Chlamydia: Most Common STD In U.S., But Few Women Screened
1 year ago
Only 38% of women screened in 2010
U.S. Centers for Disease Control and Prevention estimates there were1.3 million new cases of chlamydia in 2010, making it the most commonly reported STD in the country. However, only 38% of the women here ages 15 to 25 were even screened for it. Meaning that the number of people with it could be considerably higher than you think.
Testing rates among women ages 20 and 25 faired slightly better at 42%, while black women accounted for the highest rate of screening at 47%.
If you're reading this thinking "why should I get screened?" here are a couple reasons why.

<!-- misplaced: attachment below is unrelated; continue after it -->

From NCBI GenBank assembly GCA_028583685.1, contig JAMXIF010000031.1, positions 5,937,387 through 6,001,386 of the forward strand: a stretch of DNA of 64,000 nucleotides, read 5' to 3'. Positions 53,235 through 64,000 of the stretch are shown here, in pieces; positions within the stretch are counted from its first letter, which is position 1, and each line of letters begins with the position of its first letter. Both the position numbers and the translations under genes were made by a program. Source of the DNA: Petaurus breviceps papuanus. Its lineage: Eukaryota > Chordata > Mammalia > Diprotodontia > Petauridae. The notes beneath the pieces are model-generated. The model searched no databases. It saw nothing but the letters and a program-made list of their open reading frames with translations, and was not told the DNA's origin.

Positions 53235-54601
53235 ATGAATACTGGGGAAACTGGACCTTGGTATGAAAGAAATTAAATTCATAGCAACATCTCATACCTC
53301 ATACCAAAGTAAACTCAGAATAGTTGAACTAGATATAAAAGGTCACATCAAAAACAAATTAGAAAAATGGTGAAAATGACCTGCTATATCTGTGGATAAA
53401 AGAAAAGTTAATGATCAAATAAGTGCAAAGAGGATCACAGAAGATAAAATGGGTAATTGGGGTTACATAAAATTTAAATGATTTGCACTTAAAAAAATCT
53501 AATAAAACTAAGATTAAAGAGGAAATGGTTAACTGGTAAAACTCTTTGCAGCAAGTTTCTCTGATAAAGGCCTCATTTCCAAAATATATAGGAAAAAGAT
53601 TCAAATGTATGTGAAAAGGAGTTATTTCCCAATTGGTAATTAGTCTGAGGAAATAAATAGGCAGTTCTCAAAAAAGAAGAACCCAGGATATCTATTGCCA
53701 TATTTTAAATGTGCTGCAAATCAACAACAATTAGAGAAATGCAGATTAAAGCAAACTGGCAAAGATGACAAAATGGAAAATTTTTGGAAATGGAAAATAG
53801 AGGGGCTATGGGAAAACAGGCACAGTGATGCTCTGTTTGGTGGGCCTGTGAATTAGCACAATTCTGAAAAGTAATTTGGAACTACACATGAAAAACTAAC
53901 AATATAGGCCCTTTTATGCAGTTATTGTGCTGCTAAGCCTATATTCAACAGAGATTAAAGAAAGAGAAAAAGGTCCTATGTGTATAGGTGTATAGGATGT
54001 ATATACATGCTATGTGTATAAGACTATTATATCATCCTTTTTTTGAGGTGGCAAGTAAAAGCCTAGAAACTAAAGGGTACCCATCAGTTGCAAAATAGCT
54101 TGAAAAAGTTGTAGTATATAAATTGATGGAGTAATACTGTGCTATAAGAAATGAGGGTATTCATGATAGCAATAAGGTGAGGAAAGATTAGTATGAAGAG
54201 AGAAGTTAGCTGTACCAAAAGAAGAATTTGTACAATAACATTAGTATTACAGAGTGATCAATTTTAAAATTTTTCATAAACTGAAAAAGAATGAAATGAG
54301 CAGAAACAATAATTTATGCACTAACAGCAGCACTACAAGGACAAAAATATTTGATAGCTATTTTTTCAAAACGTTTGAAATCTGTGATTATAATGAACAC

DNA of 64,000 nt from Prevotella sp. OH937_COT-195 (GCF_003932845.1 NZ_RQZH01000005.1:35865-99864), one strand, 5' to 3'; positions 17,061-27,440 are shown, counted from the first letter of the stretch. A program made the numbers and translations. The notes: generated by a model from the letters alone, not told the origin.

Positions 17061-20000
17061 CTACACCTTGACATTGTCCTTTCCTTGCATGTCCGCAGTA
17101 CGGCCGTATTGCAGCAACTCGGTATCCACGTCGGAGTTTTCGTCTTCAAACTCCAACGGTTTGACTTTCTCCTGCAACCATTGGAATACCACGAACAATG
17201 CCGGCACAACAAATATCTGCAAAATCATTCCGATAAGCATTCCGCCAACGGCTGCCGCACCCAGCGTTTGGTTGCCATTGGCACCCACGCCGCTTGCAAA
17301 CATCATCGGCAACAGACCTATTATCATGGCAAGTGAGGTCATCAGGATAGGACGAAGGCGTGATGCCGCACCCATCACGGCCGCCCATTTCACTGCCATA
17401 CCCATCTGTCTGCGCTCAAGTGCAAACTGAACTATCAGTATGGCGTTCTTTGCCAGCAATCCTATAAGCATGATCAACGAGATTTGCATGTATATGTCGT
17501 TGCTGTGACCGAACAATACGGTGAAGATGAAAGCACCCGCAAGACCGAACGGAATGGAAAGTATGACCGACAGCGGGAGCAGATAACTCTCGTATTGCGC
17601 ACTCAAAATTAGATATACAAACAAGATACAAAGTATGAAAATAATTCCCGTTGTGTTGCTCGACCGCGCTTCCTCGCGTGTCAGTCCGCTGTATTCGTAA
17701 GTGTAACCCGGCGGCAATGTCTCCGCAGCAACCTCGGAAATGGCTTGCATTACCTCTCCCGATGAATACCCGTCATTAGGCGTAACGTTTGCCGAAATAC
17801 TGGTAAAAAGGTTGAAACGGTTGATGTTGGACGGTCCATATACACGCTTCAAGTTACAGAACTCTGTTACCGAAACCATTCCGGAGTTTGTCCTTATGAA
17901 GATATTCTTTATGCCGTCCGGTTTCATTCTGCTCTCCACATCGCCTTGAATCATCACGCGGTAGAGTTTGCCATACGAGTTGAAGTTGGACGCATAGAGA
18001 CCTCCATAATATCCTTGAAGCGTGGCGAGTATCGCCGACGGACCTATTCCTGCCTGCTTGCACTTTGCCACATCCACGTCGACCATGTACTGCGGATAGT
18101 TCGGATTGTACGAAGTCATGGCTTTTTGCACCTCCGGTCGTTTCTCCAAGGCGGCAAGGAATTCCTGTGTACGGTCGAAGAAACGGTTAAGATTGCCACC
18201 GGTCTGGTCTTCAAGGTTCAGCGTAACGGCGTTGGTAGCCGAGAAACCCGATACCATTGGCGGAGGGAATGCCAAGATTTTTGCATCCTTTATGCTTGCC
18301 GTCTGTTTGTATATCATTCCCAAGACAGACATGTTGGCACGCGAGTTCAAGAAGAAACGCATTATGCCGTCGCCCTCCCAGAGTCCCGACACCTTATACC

Chlamydia is especially dangerous to women as it causes pain, infertility and problematic pregnancy. If it isn't detected and then treated, the disease can spread into the uterus or fallopian tubes and cause pelvic inflammatory disease.
Men can also contract the diseases and experience symptoms similar to gonorrhea, including burning feeling while urinating, discharge and pain.
If those words are moving you, a quick google image search probably will.
[ALSO READ: HIV Rate Among Black Women Surging]